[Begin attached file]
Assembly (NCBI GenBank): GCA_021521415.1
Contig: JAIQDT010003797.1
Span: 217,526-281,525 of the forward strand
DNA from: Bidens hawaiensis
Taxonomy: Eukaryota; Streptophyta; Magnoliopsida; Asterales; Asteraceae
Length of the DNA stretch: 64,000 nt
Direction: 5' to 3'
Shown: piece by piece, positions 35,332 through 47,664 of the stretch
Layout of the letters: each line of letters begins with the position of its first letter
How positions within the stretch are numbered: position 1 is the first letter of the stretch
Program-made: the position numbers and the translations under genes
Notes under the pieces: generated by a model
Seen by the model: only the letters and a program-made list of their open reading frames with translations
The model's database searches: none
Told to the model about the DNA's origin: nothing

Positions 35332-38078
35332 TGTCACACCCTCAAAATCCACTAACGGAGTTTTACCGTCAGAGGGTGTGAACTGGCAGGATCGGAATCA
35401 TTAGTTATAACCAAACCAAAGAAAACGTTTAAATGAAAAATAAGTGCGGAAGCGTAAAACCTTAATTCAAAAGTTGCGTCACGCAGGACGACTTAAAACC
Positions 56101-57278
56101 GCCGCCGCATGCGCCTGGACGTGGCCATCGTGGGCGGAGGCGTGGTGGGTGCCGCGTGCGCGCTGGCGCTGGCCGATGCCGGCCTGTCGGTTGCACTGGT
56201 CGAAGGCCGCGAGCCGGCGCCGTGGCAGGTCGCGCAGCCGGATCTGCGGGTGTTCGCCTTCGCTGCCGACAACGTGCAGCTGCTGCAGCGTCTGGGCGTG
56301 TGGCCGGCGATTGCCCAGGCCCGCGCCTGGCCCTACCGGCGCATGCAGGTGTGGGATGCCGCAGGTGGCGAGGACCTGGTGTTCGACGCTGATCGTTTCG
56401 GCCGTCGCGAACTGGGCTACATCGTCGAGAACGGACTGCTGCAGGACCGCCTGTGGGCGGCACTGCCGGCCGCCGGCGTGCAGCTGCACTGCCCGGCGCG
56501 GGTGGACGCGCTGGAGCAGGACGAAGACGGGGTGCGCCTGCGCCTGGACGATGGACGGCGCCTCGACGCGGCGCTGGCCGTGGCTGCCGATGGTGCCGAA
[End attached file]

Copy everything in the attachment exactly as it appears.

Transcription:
Assembly (NCBI GenBank): GCA_021521415.1
Contig: JAIQDT010003797.1
Span: 217,526-281,525 of the forward strand
DNA from: Bidens hawaiensis
Taxonomy: Eukaryota; Streptophyta; Magnoliopsida; Asterales; Asteraceae
Length of the DNA stretch: 64,000 nt
Direction: 5' to 3'
Shown: piece by piece, positions 35,332 through 47,664 of the stretch
Layout of the letters: each line of letters begins with the position of its first letter
How positions within the stretch are numbered: position 1 is the first letter of the stretch
Program-made: the position numbers and the translations under genes
Notes under the pieces: generated by a model
Seen by the model: only the letters and a program-made list of their open reading frames with translations
The model's database searches: none
Told to the model about the DNA's origin: nothing

Positions 35332-38078
35332 TGTCACACCCTCAAAATCCACTAACGGAGTTTTACCGTCAGAGGGTGTGAACTGGCAGGATCGGAATCA
35401 TTAGTTATAACCAAACCAAAGAAAACGTTTAAATGAAAAATAAGTGCGGAAGCGTAAAACCTTAATTCAAAAGTTGCGTCACGCAGGACGACTTAAAACC
Positions 56101-57278
56101 GCCGCCGCATGCGCCTGGACGTGGCCATCGTGGGCGGAGGCGTGGTGGGTGCCGCGTGCGCGCTGGCGCTGGCCGATGCCGGCCTGTCGGTTGCACTGGT
56201 CGAAGGCCGCGAGCCGGCGCCGTGGCAGGTCGCGCAGCCGGATCTGCGGGTGTTCGCCTTCGCTGCCGACAACGTGCAGCTGCTGCAGCGTCTGGGCGTG
56301 TGGCCGGCGATTGCCCAGGCCCGCGCCTGGCCCTACCGGCGCATGCAGGTGTGGGATGCCGCAGGTGGCGAGGACCTGGTGTTCGACGCTGATCGTTTCG
56401 GCCGTCGCGAACTGGGCTACATCGTCGAGAACGGACTGCTGCAGGACCGCCTGTGGGCGGCACTGCCGGCCGCCGGCGTGCAGCTGCACTGCCCGGCGCG
56501 GGTGGACGCGCTGGAGCAGGACGAAGACGGGGTGCGCCTGCGCCTGGACGATGGACGGCGCCTCGACGCGGCGCTGGCCGTGGCTGCCGATGGTGCCGAA